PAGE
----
Monday, November 15, 2010

Stuff! Glorious Stuff!

Yes, there is stuff aplenty out there, and your host has too much of it! Here are some of the more interesting goodies that have arrived recently --

THE WEIRD WORLD OF EERIE PUBLICATIONS, Feral Press. Eerie Publications were really mostly a guy named Myron Fass, an "ehh" comics artist from the 50's who turned his talents to publishing. Fass produced hundreds of crazy magazines, ranging from pop-culture (I still have his cheapo Tiger-Beatish Springsteen one shot from the 1970's), soft-core sex, supernatural/UFO and even semi-political magazines. But Fass is best known for his line of unbelievably grisly horror comics that appeared from 1967-ish into the early 1980's. Weird, Tales Of Voodoo, Witches Tales, Tales From The Tomb, etc., etc. About ten years ago I went on an eBay jag and picked up around 220 of the comics, and I always wanted to know more about this bizarre company. Well, author Mike Howlett gives me "more" and then some! At a mind-boggling 300 pages, many in color, this book spills the beans on the Eerie empire, and finally reveals the name of the best (nastiest) cover painter from the comics line: Bill Alexander.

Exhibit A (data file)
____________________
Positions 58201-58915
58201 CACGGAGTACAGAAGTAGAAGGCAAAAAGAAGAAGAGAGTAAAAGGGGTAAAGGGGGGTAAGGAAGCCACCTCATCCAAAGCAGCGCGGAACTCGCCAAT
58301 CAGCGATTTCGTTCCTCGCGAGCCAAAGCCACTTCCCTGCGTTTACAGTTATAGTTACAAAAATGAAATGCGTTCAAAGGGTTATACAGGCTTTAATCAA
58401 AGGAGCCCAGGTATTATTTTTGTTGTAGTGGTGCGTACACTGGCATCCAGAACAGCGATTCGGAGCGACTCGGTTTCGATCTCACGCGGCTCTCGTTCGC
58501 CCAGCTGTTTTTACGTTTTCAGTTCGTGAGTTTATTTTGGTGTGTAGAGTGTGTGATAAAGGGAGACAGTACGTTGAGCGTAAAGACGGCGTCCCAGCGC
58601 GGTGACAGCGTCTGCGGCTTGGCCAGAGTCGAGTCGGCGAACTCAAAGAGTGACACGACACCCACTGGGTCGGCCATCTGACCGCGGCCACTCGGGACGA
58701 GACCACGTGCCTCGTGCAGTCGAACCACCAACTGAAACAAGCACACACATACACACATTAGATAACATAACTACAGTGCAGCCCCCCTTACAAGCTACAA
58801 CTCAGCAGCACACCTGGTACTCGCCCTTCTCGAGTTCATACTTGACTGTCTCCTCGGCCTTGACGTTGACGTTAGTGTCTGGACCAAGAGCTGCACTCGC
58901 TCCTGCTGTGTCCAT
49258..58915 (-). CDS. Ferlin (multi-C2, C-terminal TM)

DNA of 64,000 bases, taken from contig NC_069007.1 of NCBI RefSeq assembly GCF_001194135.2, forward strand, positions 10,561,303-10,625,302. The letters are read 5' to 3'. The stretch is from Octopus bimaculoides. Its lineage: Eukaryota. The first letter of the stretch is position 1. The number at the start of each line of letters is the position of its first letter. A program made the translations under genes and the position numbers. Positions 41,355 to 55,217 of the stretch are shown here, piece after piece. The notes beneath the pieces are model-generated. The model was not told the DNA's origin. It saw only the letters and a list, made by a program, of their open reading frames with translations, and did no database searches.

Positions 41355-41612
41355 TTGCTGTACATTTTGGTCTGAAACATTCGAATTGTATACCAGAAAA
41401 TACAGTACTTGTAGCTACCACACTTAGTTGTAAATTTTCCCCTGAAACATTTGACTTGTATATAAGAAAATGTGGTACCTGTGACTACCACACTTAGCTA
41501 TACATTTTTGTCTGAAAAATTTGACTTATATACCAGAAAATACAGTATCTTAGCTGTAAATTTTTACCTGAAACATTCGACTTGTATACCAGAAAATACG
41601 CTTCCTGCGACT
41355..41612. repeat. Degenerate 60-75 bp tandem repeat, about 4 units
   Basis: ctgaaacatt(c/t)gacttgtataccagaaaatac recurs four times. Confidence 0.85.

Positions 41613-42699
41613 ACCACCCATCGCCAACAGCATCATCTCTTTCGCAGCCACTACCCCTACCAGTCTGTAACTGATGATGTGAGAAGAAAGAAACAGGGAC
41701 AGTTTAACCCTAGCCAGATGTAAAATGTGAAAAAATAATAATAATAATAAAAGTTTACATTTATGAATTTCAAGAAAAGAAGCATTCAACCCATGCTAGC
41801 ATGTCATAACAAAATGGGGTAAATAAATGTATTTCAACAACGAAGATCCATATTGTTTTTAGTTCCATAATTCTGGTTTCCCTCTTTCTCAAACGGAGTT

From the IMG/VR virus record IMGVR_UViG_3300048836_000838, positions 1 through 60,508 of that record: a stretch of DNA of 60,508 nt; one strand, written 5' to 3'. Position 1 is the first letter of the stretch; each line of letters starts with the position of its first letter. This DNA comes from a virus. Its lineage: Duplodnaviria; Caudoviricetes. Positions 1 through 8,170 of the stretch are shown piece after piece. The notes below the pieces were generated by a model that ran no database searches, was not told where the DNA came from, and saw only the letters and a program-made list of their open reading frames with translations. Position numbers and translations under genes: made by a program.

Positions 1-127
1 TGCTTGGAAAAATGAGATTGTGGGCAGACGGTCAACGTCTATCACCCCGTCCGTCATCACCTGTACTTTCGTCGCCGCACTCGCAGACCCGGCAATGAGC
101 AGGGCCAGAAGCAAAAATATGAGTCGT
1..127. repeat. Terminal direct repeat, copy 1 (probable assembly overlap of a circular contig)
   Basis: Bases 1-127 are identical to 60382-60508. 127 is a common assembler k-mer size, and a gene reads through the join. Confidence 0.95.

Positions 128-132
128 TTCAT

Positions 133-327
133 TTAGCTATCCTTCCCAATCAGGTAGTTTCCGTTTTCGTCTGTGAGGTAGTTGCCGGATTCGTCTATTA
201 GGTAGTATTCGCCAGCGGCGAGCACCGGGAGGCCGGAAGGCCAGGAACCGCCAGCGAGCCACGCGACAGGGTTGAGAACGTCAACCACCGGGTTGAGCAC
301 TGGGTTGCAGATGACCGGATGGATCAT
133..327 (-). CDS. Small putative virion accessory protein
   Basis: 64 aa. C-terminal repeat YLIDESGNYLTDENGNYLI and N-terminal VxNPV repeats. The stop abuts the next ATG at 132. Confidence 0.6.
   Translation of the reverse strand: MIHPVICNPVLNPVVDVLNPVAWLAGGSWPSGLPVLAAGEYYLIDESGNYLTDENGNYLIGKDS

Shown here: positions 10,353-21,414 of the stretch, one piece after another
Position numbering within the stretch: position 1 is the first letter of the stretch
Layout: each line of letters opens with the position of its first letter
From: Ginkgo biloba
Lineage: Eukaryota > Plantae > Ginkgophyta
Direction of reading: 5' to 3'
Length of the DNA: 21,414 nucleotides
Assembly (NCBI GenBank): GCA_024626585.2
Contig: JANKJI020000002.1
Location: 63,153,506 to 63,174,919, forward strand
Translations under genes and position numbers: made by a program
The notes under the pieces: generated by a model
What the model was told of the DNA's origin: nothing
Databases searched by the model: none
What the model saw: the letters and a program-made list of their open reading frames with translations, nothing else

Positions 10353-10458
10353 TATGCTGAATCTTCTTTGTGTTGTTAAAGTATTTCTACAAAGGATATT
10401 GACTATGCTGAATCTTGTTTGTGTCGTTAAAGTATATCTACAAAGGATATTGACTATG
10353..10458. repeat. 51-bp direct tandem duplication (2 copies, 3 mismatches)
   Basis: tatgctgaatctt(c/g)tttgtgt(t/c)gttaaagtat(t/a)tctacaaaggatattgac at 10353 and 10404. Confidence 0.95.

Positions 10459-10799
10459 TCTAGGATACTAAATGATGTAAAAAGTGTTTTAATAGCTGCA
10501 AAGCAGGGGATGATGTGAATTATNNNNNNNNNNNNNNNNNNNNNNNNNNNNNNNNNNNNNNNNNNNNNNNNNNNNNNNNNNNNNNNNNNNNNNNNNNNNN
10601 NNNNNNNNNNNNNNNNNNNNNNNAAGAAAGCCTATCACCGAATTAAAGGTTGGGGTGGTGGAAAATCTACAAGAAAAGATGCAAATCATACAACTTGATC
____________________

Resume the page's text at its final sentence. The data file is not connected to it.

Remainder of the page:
THE PROMISE. For a Springsteen fanatic like yours truly, this is really something. A documentary on the making of Springsteen's "Darkness On The Edge Of Town" album, plus the remastered album itself, two CDs of outtakes, and two, count 'em, two concerts on blu-ray. Hardcore Bruce addicts have heard many of the outtake tracks on the "Promise" album, but not all, and certainly not in this quality. I'm still plowing through the contents, but this is an amazing set...

THE HORROR, THE HORROR. An impressive collection of full color 50's horror comics, the stuff that "inspired" Mr. Fass, with tons of commentary and even a DVD of an old television show decrying the effects of this nasty trash on the youth of America. (I haven't seen the DVD yet, but I assume they do not conclude the effect was positive.) Evidently the book's compiler and I share similar tastes because many of my favorite 50's covers are reproduced here, including the surreal painted covers by Ekgren, and work by Steve Ditko, Basil Wolverton and other greats. It is impressive just how sordid and nasty these stories could get.

DICK BRIEFER'S FRANKENSTEIN. Yet another swanky hardcover compilation, this time of Dick Briefer's cool and strange Frankenstein series from the 40's and 50's. It's an odd series that went from serious horror to the flat-out comedic adventures of the monster, and back again. I always wondered how the monster's nose ended up in the middle of his forehead (maybe Dr. F. lost his glasses)... not sure we learn the answer here, but I've always enjoyed these oddball books.

And there's more, so much more!! To be continued!